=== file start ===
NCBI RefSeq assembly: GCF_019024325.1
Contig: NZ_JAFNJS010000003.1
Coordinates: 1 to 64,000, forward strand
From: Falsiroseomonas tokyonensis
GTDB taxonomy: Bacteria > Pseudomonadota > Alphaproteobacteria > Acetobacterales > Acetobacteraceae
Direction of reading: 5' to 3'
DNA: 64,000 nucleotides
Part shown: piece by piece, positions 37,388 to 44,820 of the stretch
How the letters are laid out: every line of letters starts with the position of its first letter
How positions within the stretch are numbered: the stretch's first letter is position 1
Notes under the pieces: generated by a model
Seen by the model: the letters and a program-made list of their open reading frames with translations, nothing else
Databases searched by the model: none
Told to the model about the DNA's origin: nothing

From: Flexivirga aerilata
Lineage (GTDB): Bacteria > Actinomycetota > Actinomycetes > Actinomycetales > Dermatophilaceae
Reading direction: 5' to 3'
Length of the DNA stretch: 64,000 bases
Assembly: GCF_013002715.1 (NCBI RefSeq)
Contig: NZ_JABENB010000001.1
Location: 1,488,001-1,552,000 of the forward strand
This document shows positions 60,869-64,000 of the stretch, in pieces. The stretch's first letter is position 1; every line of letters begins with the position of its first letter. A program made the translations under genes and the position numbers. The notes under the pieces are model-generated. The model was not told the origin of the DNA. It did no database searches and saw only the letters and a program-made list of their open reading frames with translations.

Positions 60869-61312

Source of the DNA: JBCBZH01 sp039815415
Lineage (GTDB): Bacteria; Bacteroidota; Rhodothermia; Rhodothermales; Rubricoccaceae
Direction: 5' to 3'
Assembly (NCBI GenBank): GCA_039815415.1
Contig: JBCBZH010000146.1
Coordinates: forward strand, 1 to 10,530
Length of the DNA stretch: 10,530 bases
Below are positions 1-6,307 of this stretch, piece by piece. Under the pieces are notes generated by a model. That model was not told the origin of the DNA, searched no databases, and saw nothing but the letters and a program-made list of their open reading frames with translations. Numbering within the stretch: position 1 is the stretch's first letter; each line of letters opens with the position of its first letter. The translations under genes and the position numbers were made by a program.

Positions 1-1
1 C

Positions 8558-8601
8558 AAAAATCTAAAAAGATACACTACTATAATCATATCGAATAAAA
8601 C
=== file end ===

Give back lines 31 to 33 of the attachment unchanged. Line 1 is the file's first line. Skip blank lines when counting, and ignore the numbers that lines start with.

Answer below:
Below are positions 1-6,307 of this stretch, piece by piece. Under the pieces are notes generated by a model. That model was not told the origin of the DNA, searched no databases, and saw nothing but the letters and a program-made list of their open reading frames with translations. Numbering within the stretch: position 1 is the stretch's first letter; each line of letters opens with the position of its first letter. The translations under genes and the position numbers were made by a program.

Positions 1-1
1 C